Some arguments in this thread that say Hybrids have them but ICE do not. But the benefits mentioned for ICE not to having them are not benefits Hybrids should have? Would be good to get an official statement from Toyota.

I installed them, hopefully it cuts down on the dirt entering engine bay.
 

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I installed those oem toyota weatherstrips a week or so ago. They're a little pricey now. I paid $18 each from mcgeorge toyota, msrp is $27, and your local dealer could charge even more. Even after installing those, there's still about a 4" gap farther up the hood, which I've seen mentioned in this thread or another thread on this topic.

I decided to seal up that small gap today, and the stuff I used seems pretty good quality, and could be an alternative to the oem toyota seals which have gone up in price. $1.55 a foot and free shipping, height and width are basically the same as the oem toyota seals. Automotive RV Marine Exterior Hollow D Rubber Door Hatch Weather Strip w/ Seal (original link was broken, fixed now)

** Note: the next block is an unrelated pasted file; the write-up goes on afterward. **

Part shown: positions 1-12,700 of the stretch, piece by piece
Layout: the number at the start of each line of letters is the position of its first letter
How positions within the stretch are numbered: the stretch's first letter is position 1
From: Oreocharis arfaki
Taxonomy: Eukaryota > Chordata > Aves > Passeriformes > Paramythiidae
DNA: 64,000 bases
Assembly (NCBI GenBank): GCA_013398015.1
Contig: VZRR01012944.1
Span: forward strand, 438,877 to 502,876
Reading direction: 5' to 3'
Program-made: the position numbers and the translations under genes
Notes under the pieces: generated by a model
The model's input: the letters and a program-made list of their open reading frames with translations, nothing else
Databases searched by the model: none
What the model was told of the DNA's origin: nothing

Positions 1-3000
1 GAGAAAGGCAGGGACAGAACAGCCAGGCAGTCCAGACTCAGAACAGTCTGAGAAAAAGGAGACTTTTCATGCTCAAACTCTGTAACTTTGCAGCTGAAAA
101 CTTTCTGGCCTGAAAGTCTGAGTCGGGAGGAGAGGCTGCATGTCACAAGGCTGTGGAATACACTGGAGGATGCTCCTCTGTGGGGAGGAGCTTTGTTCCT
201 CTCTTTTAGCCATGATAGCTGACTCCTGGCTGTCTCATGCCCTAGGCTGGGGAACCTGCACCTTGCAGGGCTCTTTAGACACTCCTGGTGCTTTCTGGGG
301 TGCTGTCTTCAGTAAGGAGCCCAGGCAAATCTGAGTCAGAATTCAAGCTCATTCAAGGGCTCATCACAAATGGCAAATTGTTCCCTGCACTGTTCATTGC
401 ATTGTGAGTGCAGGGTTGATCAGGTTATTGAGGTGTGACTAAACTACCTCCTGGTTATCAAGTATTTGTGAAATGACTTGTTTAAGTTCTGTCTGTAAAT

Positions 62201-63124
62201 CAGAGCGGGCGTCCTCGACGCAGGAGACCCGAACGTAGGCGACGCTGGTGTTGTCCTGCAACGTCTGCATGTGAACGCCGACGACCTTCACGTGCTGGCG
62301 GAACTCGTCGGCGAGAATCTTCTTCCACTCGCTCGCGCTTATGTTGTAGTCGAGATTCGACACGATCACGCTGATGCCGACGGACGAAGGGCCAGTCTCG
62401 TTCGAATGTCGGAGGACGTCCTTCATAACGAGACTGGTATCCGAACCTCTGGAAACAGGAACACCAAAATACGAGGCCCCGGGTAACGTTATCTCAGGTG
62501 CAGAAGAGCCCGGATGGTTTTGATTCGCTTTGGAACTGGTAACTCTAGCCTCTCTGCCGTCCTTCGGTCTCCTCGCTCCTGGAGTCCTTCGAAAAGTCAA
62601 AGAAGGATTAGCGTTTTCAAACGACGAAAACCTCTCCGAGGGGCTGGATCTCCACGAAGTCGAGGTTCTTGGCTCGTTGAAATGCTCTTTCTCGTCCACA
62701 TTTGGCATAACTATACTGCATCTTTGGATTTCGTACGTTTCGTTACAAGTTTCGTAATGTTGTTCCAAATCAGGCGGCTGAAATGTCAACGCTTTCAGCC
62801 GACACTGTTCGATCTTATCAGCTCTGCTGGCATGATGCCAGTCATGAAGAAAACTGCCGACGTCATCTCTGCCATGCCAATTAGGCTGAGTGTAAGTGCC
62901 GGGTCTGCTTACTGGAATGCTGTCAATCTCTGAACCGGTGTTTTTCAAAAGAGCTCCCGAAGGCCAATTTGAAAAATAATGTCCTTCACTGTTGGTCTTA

There wasn't really a good sealing surface behind the headlights, so I attached it to the hood. oem toyota seals are 17" long, if you want to cover the extra gap that I did today, you'll need 23" for each side.

Living in Maine I'm not too worried about trapping heat, engine compartment should be able to withstand the heat produced.
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the hood/headlight gap is designed to be there, (inc the rubber gap) to assist with air circulation in the engine bay, as this area is fully enclosed via the under body cowling...that said, the gap's could be uneven depending on factory build quality on the day...

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OK, this is too funny.

I just came back online to R4W site and was looking for this thread, but it was in my Alerts notice that someone posted to it.

I wanted to add an update.

I had added the gaskets some time ago (post #427). My observations are this, 1) way less dirt in the engine bay (which was my goal), and 2) the outside temp reading (in the dash) now reads higher than actual outside temp.


Rav4-Lim said:
Heat will go up, wherever it can. Venting heat over the plastic of the headlamps makes no sense. Heat cycling plastics means the plastic will crack/degrade sooner.
Uh, yeah, don't think they really care about that with plastic intake manifolds, plastic valve covers, plastic air cleaner box, etc in extremely high heat areas under the hood.